Currently there is a discussion in the Netherlands regarding the funding of EU students from neighbour countries, such as Germany, Belgium and the UK!
There has recently been too much hype regarding the so-called ‘’hordes’’ of British students crossing the North Sea to Study in Holland, according to the Nuffic’s Transfermagazine, based on an article by Nicola Dandridge, chief executive of Universities UK, in the Times Higher Education. She highlights the cleaver marketing being employed by some Dutch universities in the Netherlands towards prospective UK students, and criticises the unbalanced approach of the information provided, especially from a socio political perspective with regard to the comparison of the costs of providing and buying-in higher education.
The article points out that there is currently more than double the number of Dutch students studying in the UK than British students in the Netherlands. It states that although the cost to the individual is lower than that in the UK the Dutch taxpayer has to foot the bill in terms of public funding towards each student.
Dandridge points out that “while some British students will inevitably be tempted by the prospect of not having to make contributions towards the cost of their degrees after graduating, caution is needed when describing degrees in other countries as "free" or "cheaper". What is not being communicated properly here are the full costs involved in funding undergraduate courses and how this requires long-term, sustainable provision. Interestingly, the issue of who covers the bill for higher education has been thrust into the limelight recently in the Netherlands. It has been reported that the Dutch education secretary, Halbe Zijlstra, is considering the possibility of requesting financial reimbursement from Germany for the many German students who study in the Netherlands.”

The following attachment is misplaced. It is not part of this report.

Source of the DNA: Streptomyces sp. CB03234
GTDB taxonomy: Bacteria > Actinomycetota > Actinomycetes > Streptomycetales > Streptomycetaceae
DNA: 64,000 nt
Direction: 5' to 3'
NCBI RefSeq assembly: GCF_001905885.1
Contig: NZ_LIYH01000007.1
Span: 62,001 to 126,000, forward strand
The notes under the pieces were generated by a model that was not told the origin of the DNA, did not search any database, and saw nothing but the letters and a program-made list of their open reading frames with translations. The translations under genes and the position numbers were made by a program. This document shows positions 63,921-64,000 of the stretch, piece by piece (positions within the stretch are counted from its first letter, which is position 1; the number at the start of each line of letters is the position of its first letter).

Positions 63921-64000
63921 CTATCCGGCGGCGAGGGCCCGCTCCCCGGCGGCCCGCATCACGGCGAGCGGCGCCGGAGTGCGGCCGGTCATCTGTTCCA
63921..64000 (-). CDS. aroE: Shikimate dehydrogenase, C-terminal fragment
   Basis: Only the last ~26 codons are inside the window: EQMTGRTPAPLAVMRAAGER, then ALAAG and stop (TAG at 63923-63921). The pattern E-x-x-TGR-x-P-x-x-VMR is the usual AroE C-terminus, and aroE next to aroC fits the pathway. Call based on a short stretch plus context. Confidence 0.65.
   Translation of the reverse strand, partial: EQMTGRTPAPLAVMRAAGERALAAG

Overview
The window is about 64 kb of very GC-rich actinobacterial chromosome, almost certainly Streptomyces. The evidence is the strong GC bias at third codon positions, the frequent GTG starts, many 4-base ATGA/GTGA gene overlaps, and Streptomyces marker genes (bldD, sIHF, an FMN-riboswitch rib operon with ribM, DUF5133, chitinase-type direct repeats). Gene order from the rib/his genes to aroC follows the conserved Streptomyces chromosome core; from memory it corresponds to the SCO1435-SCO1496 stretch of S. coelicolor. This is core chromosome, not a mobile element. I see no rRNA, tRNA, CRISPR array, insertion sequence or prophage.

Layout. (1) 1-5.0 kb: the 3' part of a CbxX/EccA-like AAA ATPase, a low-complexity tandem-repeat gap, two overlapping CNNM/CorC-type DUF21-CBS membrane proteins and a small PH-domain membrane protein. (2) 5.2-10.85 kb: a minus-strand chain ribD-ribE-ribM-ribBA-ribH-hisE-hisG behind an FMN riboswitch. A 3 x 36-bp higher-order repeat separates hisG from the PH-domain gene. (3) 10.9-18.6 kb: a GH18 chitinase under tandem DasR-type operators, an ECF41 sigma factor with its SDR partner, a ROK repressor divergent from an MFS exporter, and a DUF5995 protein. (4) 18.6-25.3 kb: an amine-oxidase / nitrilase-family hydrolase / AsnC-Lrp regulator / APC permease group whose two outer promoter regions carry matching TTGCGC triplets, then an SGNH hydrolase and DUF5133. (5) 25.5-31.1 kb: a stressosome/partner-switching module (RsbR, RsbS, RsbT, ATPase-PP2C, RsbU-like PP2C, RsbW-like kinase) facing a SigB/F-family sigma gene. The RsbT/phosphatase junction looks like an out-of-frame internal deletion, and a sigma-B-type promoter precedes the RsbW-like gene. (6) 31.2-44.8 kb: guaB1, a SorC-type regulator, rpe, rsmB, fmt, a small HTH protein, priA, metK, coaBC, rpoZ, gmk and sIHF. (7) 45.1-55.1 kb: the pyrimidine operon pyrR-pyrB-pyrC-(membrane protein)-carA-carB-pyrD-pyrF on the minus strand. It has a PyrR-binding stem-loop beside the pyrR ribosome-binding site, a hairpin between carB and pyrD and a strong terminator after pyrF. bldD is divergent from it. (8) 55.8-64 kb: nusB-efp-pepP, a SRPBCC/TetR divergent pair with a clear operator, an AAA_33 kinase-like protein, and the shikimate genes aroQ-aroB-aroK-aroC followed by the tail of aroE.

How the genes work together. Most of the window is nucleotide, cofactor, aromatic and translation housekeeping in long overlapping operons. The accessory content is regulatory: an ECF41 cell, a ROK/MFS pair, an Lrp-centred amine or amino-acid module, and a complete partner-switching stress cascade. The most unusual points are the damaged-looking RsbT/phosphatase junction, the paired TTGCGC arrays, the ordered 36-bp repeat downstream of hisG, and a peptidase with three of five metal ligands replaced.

From the perspective of the Dutch government, Halbe Zijlstra is currently looking at different possibilities in changes to the funding of higher education in Holland, and proposals include the removal of direct funding for all part-time students from 2017 and possibilities of other changes in the funding structures for certain areas, such as the limitation of certain types of programme to certain Universities, more stringent 'selection-at-the-gate' and more emphasis on market stimulated education.
In recent years Dutch higher education has already seen the removal of state funding for students following a second Bachelor or Master programme, the removal of funding for international students, and a rule that any student who delays graduation for more than one year of the official programme time will have to pay the full fees for the remaining year(s). All these categorised students have to pay the full fee of between five and twelve thousand euros. (At Wittenborg for instance, there is no funding and the fee is currently 6300 euro for undergraduate and 12600 euro for postgraduate students).
There are some great benefits of study in Holland however, despite the sometimes lower fees, great experience of study abroad, pretty decent infrastructure in one of the richest countries of Europe, but also for instance the very affordable and high quality student housing. As an example, Wittenborg students get an all-inclusive furnished room, including high speed internet, cable TV, gas water and electricity for between 420 and 480 euro per month! Also, if you have a part-time job you are entitled to study finance grants up to 3000 euro a year plus a free travel card for all public transport in the Netherlands. At least taking the bus and train to that cheap Easy Jet flight home won’t cost much!